For a different challenge, try Ori and the Blind Forest.

I think that last point is important.  For everyone pretending like Dark Souls II was somehow bad and doesn’t count and hoping that Miyazaki and the From Software “A-Team” working on Dark Souls III would make it more like DS1, Dark Souls III feels a heck of a lot like Dark Souls II as far as combat and enemy encounters go.  The series has evolved and is never going to be exactly like Demon’s and Dark Souls 1 again (Which are both pretty darn rough, looking back.  Yeah, I said it).  Dark Souls III does borrow some things from the first game, namely the return of item discovery as a stat and having more over the top monster bosses and fewer human enemies, but like I said above, the game overall is an evolution of the entire SoulsBorne series.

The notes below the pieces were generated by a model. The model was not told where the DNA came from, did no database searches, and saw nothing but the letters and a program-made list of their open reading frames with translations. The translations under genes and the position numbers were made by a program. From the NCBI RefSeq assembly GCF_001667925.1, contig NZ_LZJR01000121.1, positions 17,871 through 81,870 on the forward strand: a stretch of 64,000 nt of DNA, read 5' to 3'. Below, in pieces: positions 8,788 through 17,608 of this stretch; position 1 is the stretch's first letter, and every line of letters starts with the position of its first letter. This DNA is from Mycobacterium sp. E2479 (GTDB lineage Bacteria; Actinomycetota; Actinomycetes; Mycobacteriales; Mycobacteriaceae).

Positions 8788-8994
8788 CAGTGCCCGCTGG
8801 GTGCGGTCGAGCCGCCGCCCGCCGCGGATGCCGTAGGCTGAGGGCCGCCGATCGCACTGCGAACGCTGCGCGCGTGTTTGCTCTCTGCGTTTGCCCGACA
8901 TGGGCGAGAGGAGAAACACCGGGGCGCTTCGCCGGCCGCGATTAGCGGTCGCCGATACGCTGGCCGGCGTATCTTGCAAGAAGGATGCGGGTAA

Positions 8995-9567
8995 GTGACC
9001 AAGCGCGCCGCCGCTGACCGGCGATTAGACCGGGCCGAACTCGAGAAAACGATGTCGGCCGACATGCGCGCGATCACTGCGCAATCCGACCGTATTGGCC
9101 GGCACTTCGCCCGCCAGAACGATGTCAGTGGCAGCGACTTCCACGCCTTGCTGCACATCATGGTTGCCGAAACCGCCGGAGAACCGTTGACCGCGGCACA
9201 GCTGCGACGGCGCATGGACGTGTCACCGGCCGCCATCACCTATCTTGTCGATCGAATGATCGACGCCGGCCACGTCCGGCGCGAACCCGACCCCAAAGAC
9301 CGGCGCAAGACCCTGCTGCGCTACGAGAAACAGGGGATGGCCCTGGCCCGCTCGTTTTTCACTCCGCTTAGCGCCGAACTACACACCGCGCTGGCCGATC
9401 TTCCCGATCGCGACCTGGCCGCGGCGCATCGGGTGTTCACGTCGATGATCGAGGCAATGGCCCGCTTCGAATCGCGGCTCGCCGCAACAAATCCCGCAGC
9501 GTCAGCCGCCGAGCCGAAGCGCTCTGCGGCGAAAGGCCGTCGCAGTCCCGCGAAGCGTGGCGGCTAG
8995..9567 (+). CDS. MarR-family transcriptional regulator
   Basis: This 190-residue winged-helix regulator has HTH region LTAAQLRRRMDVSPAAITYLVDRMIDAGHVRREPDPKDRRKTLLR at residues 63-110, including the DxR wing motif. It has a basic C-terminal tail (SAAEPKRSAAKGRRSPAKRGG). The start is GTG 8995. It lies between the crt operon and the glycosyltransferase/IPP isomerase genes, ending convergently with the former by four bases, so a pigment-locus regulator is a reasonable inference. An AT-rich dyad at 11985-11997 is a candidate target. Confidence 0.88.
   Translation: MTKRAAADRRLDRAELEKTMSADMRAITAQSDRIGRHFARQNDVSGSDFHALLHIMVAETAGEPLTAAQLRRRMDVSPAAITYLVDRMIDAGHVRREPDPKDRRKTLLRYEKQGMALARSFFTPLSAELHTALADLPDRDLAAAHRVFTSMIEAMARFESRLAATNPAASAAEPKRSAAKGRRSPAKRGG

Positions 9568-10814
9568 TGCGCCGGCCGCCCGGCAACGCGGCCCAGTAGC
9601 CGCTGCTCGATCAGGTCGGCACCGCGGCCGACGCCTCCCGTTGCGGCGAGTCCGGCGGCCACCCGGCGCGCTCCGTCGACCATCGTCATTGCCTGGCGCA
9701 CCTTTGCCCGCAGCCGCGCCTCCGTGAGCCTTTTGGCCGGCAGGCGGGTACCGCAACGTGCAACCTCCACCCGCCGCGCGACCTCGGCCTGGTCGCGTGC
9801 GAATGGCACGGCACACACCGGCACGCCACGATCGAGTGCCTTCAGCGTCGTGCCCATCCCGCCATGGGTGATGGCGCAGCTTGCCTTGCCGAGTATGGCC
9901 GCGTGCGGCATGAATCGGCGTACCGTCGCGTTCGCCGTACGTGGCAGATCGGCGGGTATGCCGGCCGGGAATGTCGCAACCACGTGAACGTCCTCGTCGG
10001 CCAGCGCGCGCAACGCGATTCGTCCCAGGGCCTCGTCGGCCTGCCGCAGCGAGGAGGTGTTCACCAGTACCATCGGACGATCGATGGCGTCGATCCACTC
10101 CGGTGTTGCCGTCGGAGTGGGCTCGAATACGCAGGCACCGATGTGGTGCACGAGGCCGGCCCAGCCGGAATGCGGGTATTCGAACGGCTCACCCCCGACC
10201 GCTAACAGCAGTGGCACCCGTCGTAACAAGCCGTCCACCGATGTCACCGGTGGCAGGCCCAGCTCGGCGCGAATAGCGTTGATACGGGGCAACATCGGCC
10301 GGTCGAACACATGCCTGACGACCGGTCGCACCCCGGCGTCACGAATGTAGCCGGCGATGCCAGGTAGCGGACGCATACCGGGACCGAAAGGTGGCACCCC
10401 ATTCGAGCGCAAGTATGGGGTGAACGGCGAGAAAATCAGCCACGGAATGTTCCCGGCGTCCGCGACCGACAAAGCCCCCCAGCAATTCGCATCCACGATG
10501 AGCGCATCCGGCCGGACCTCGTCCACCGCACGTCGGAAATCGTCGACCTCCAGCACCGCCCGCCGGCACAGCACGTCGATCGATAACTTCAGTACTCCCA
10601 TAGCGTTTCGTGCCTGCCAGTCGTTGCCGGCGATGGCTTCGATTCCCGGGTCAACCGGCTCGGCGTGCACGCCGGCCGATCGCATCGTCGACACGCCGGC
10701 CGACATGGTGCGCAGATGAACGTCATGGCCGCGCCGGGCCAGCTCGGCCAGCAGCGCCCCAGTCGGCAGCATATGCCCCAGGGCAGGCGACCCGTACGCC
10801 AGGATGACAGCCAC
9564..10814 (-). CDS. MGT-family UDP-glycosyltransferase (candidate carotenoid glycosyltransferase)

That evolution is also readily apparent in the level design.  One of the coolest things about Dark Souls 1 was that the entire world was interconnected and spiderwebbed with shortcuts linking areas in surprising ways.  In Dark Souls II, the world wasn’t really connected and instead was a series of hubs and branching paths with dead ends.  Bloodborne returned to the intricately connected world once again.  Dark Souls III turned out to be a combination of all of the above.  The game world itself is actually quite straightforward as one area connects to the next in a mostly linear path (though there is a branch or two like Dark Souls II), but there aren’t really any shortcuts connecting one major area to another.  Instead, each individual area has multiple paths and shortcuts, but they all end up taking you to the same place, which is the linear path to the next major area.  The game also throws bonfires at you like they’re going out of style.  One mid-game area has three bonfires all within a minute from each other and only one optional enemy in between, which is just weird.